Fringe: It's All About Family (And A Dysfunctional One At That)
Fringe: It's All About Family (And A Dysfunctional One At That)
I just watched Fringe's winter finale. It took a while, I know. I figured that with the eight-week hiatus, I might as well delay watching Thursday night's episode a bit; the episodes preceding it were just so good, I knew I couldn't wait that long.  I ended up watching earlier today, rather than holding out for another week or so.

We've always known that the Peter we're seeing is from the alternate universe, that our Walter nabbed him after the death of the original Peter. It's the one major reveal I expected to see at the end of this season, not halfway through it. Imagine the possibilities of the gang realizing that their connections to the imminent catastrophic collision between two worlds is much bigger and goes way beyond Walter's knowledge and experiments. It's someone they've been working with! It's Peter!

More questions have been raised now that Olivia knows that Peter is from the alternate universe. Nope, I'm not thinking about the end game; there's been some speculation about who from the other side is responsible for the imminent war between worlds, but I'm not going there. Fringe stood out for me because of the deep connections between the main cast: the strained father-son relationship between Walter and Peter, the budding romance between Peter and Livy, and Livy's childhood as a subject of Walter's cortexiphan experiments. Seeing how these connections affect their work with the Fringe Division has been fascinating, perhaps more fascinating than the cases themselves. So, with Fringe's return early in April, Livy's discovery will be absolutely critical.

Think about budding romance between Olivia and Peter. They almost kissed last week. Well, it didn't become a kiss, although that's the closest they got to acknowledging their feelings for each other. Still, their mutual respect and admiration for each other has been one of the most natural things I've seen on television and it would suck seeing all that go down the drain after Livy's discovery. Some of us (me included) have been waiting for them to take the next step, but things could be awkward between them after Livy saw Peter's glimmer.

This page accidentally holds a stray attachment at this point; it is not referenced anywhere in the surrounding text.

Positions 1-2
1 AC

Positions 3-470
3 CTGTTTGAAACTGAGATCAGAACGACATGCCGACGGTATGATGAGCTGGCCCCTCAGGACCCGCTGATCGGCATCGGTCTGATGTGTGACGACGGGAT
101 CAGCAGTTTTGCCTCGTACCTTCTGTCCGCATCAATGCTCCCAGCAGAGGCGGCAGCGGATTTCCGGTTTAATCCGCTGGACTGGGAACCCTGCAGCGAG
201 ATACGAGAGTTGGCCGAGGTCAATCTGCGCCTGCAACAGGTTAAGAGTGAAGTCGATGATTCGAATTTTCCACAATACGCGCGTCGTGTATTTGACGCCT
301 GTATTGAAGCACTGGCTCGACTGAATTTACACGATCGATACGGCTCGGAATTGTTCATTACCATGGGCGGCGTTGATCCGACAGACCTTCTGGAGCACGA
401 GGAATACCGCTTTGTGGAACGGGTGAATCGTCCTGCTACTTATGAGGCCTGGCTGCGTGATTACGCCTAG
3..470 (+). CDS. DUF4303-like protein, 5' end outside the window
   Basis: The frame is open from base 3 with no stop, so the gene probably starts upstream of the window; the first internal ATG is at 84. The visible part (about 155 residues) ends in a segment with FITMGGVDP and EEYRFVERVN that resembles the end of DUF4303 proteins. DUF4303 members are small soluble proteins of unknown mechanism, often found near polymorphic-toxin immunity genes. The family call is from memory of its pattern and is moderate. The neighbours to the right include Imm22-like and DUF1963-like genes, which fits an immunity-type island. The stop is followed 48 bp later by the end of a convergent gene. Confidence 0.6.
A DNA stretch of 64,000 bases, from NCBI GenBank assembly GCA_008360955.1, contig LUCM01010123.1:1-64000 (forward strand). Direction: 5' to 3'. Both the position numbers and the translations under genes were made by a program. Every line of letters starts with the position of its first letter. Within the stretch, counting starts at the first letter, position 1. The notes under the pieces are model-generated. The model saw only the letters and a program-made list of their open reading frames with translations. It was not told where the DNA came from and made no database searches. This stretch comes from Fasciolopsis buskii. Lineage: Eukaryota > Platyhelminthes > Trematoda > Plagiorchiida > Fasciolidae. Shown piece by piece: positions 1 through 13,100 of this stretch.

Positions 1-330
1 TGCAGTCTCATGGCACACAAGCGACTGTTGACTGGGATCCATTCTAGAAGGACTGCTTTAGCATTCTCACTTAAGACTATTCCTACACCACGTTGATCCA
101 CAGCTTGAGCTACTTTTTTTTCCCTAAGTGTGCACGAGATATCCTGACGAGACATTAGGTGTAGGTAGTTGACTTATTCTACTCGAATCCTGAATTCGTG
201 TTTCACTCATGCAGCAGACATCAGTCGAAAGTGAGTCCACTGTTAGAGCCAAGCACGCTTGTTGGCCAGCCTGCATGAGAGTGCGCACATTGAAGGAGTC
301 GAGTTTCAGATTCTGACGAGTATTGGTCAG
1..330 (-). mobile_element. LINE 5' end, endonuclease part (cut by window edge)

And then there's the discovery's effect on Olivia and Walter's relationship. In the past few weeks, the spotlight was trained on the ethical questions raised by Walter and William's experiments, the full extent of which we had yet to see. In the winter finale, Olivia finally saw how deep her involvement was in those experiments, and questioned Walter's motives. More than the possible change between Livy and Peter, I'm expecting to see Livy treat Walter with more skepticism. Especially now that events are getting much worse, and now that Walter seems to remember more--and isn't willing to divulge them to anyone.

As for Peter, he's gaining a better understanding of the extent of his father's work. But when he finally learns that his existence is mostly a product of his father's work, it's going to complicate the already strained relationship between father and son. Past episodes have seen the two bond like they weren't apart for eighteen years, but something has to be given up for the greater good. Walter's taken that risk before in his early years, but he's not willing to risk Peter again. Peter surely is thinking the opposite.

Toss all that into the bigger picture. With the possibility that the war between worlds is not a side effect of the experiments, but rather an answer to Walter getting alternate Peter, you'll end up with something pretty messy. Well, messy in a good way. Expect all the personal stakes that were raised in the past few episodes to intertwine with the impending battle: love for family and friends colliding--perhaps mashing up--with scientific advancement. The past few weeks proved that Fringe has done this very well.

We ended last week's episode with Olivia's discovery, her understated reaction, and Walter's plea not to tell anyone about it. In the next few weeks, we'll see that Fringe is not entirely about the science, but how messing with it affects the relationships we have, and that's what makes it one of the best television shows at the moment.

(Image courtesy of Fox)